The Six Excuses for Not Watching Men of a Certain Age, and Why They’re All Invalid

Photo: TNT/Courtesy shot
Photo: TNT/Courtesy shot

Men of a Certain Age, with Ray Romano, Andre Braugher, and Scott Bakula, returns tonight for the second half of its second season (damn you, bizarre TNT scheduling!). And even though it’s a solid, funny, relatable, and legitimately touching show, it’s been sort of a tough sell: People are full of excuses! What, you hate good shows now?

I didn’t like Everybody Loves Raymond.
Join the club. (Or don’t! Lots and lots of perfectly respectable humans liked that show.) But Men is nothing like Raymond, despite the overlapping star and producer. It’s not just that Men is an hour-long drama — though let’s not forget that important difference! — but it relies on a completely different kind of character foundation. A huge part of Raymond was that every character was sure he or she was right, all the time, and thus there was a lot of shouting. But none of Men’s three main characters (Romano’s divorced party-supply store owner, Braugher’s car-dealership owner who is dominated by his dad, and Bakula’s womanizing failed actor) are ever convinced he is right, and thus, there’s a lot of very human self-doubt and empathetic (if lightly mocking) discussions. Romano’s performance is totally different, too, again not just because it’s not a mutli-camera sitcom that requires a lot of mugging. He’s all sad and achy here, and then sometimes he gently segues into nostalgic-dad mode, and it’s lovely.

Oh, boohoo, middle-aged-man problems.
Yeah, it’s about middle-aged-man problems. But it articulates and explores those problems with nuance and intelligent consideration, and it doesn’t present any easy solutions to those problems, either. Yes, Romano’s Joe is freshly divorced and trying to get into some kind of dating scene. But he’s also visibly depressed, and he has a pretty serious gambling problem; he’s not just cruising for action, he’s actually desperately, paralyzingly lonely — which is hardly a condition reserved for the middle-aged. Braugher’s Owen bristles against his boss/father, which is, again, not a conflict that exclusively involves fortysomething men. These men aren’t superheroes, they’re not geniuses, and even the baller member of the main trio, played by Bakula, isn’t actually that sexy or charming. They can’t solve crimes or save lives or sing or dance. The thing about emotionally honest characters is that they resonate with all kinds of viewers!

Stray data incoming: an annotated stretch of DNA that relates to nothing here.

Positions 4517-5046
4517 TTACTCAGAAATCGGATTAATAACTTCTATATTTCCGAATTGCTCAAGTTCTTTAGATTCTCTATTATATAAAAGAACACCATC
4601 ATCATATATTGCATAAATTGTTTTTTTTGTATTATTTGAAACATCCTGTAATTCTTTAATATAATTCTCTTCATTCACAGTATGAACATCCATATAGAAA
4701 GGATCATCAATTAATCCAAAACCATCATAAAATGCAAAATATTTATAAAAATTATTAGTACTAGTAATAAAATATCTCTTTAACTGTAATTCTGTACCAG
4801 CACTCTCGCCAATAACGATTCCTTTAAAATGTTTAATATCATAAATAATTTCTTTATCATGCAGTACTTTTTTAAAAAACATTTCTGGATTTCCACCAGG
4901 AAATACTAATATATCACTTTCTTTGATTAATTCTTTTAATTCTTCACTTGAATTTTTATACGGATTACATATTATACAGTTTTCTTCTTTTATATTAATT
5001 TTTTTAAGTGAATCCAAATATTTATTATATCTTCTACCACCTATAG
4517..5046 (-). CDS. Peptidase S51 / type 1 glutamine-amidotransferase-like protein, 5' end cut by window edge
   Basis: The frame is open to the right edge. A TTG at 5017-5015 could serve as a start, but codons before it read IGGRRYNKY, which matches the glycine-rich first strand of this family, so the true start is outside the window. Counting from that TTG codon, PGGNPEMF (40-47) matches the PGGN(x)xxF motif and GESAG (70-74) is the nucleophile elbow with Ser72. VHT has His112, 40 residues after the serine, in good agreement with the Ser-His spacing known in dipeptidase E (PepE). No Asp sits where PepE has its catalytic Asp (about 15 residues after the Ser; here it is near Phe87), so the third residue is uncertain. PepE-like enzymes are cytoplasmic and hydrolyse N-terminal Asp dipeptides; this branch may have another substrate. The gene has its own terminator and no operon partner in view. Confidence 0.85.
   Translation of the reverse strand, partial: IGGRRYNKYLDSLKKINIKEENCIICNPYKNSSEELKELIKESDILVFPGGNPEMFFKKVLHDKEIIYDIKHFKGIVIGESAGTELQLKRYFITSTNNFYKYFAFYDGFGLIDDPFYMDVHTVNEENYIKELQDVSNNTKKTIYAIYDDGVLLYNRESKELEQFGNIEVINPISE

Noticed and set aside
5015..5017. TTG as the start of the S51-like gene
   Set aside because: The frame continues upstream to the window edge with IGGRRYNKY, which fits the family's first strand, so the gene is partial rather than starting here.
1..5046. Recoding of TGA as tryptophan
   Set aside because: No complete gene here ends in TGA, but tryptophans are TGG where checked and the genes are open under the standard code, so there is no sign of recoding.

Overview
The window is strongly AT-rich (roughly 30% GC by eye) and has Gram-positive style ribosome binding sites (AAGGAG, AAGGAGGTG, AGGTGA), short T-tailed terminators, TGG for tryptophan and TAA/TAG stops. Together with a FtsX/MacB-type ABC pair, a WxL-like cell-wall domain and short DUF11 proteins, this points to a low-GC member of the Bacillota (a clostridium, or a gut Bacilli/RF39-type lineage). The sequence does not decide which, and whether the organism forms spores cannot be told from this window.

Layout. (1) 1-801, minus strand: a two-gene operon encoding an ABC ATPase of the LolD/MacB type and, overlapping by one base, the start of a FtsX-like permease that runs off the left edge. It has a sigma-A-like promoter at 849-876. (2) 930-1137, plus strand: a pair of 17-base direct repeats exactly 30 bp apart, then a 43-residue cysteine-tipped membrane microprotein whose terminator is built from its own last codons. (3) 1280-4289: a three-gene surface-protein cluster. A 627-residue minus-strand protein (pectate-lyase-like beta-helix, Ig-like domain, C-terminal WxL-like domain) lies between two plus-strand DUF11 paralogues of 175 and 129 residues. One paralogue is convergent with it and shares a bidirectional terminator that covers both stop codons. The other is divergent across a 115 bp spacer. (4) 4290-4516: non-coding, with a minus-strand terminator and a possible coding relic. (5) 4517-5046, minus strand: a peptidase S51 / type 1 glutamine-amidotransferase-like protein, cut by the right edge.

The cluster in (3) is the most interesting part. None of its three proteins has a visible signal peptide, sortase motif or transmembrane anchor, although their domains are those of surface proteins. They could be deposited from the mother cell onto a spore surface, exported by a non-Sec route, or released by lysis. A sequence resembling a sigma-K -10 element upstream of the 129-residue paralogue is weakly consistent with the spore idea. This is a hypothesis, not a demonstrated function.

I don’t like Scott Bakula.
What? Get over yourself.

Does anything even happen on that show?
Nothing crazy, no. But that’s its charm. Especially in a summer landscape populated by ostentatious reality-contest shows, glossy dramedy procedurals, and reruns, Men seems particularly refreshing. It has the male-bonding/ball-busting of early-era Rescue Me, but without the overt lunacy and inability to pace stories.

When I see Andre Braugher as anyone other than Frank Pembleton, I feel like I’m cheating on Homicide.
I thought I was the only person who ever felt this way! But Braugher’s so good, and Homicide was so long ago. Make room in your heart.

I am too far behind at this point.
Try tonight’s relatively accessible episode. Plus, like we said, it’s not particularly plot-driven, so you’ll be able to catch on quickly. (Also, come on, there have only been sixteen episodes. Just watch them.)

Fine, you have won me over.
You’re welcome.

The Six Excuses for Not Watching Men of a Certain Age, and Why They’re All Invalid